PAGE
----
Modeling of archaeological uncertainty by combining modern 3D surveying methods for the scientific documentation and promotion of cultural heritage -Application to the archaeological site of Delphi
PI for TUC
Astrolaboe Engineering G.P.
Hellenic Mediterranean University
Fokida Ephorate of Antiquities
Creative Thinking Development
JGC Geoinformatics systems S.A.
The objective of the proposed project is the development of new innovative methods of documentation, analysis and promotion of cultural heritage monuments combining, for the first time, modern techniques of 3D surveying and the mathematical modeling of archaeological uncertainty, by incorporating it in the three-dimensional reconstruction of archaeological monuments. In archaeological representation, it is commonplace to create diverse scenarios of the original state of the monument and to and revise such plans based on the most recent information.
In the area of Delphi, there are important monuments which inherently communicate elements of uncertainty regarding the reconstruction of their past form. For these monuments, diverse non-invasive capture techniques and 3D imaging techniques will be applied through terrestrial and aerial (via drone or UAV) imagery, laser scanners or optical scanners of varied principles of operation, ranging and precision, the results of which will be integrated, in order to make the best possible use of them for the scientific documentation of cultural heritage.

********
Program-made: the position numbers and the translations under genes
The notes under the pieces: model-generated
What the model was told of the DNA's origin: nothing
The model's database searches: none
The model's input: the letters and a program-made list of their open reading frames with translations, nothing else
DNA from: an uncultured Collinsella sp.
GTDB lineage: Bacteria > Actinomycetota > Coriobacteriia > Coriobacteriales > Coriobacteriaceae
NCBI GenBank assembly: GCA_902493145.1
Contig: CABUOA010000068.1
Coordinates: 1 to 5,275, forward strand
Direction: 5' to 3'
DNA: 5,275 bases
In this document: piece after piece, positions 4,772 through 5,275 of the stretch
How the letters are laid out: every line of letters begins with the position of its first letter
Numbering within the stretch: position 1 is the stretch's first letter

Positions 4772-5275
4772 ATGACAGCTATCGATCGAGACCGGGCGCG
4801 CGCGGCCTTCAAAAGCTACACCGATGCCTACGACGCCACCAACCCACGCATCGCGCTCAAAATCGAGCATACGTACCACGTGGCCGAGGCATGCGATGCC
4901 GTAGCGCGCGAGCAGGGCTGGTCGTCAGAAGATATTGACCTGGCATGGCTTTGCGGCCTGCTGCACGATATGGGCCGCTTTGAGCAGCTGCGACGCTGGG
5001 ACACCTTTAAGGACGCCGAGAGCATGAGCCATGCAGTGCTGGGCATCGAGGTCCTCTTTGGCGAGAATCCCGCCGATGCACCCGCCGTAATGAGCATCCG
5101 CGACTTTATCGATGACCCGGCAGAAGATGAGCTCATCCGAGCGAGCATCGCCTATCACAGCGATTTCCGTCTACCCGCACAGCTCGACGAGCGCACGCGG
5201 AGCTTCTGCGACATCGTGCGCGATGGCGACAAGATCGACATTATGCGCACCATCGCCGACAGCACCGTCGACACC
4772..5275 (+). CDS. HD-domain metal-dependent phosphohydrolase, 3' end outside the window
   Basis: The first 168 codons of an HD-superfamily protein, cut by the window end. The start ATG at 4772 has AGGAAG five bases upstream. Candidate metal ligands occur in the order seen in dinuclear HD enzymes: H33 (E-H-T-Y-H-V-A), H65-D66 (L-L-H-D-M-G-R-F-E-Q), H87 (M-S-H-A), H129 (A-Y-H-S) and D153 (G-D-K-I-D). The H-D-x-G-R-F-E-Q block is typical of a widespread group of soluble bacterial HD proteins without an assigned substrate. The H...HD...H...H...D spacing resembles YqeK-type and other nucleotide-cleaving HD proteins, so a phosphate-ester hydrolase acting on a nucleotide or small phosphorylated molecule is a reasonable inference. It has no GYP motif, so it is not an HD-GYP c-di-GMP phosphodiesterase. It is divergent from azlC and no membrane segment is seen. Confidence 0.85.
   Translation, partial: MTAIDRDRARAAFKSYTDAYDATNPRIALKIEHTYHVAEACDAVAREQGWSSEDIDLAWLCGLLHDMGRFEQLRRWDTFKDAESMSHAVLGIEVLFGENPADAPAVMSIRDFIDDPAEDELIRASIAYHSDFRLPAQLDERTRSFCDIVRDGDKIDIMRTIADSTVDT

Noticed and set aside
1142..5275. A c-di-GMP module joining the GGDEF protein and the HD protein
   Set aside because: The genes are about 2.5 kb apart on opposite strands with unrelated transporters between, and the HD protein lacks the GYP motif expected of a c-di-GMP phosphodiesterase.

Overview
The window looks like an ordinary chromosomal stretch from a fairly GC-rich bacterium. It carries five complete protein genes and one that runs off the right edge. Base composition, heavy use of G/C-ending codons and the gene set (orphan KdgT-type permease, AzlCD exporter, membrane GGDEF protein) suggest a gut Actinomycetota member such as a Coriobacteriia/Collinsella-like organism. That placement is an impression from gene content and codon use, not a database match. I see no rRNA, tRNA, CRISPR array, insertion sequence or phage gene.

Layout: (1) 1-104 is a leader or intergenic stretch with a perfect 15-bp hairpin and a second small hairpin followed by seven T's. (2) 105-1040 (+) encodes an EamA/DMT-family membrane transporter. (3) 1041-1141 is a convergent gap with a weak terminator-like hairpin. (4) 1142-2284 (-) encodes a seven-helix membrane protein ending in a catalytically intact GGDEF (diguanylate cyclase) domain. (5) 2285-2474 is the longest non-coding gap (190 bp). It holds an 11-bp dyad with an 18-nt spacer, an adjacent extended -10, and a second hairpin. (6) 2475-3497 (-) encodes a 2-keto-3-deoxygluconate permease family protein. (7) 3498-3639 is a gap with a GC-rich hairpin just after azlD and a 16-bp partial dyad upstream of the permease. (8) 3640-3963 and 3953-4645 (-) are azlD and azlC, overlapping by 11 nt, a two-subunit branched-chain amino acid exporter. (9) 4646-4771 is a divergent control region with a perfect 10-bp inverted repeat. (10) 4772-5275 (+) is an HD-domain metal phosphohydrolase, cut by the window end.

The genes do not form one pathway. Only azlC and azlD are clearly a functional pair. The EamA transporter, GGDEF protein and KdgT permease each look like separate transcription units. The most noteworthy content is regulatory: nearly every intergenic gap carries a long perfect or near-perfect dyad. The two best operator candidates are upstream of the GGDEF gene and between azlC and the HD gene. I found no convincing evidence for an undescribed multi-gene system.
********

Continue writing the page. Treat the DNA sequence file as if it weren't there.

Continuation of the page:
Then, for the first time, based upon 3D captured data, the development of mathematical models of archaeological uncertainty will be conducted in relation to how an archeological structure was formed in the past. This will provide multiple variants of three-dimensional reconstructions based on historical data and excavation findings, which will offer a whole new set of uses for archaeological 3D models that will broaden the horizons of archaeological research, such as investigating archaeological hypotheses, comparing uncertainties between different models, and identifying areas where further archaeological research may be required. The results and new three-dimensional documentation and reconstruction methods that will emerge from this project will be presented in a pilot interactive demonstration setup, that will be designed and installed at the Museum of Delphi. Furthermore, the new 3D documentation methods will provide the basis for the development of Augmented Reality (AR) applications, implemented with modern software development tools. Visitors will have the opportunity to browse the archaeological site while receiving, on a mobile phone or on a specialized AR display, 3D information in relation to the archaeological monuments as they may have existed in the past, including elements of archaeological uncertainty, combined with real-world exhibits, so that they can acquire the sense of “cultural experience” and broaden their knowledge.
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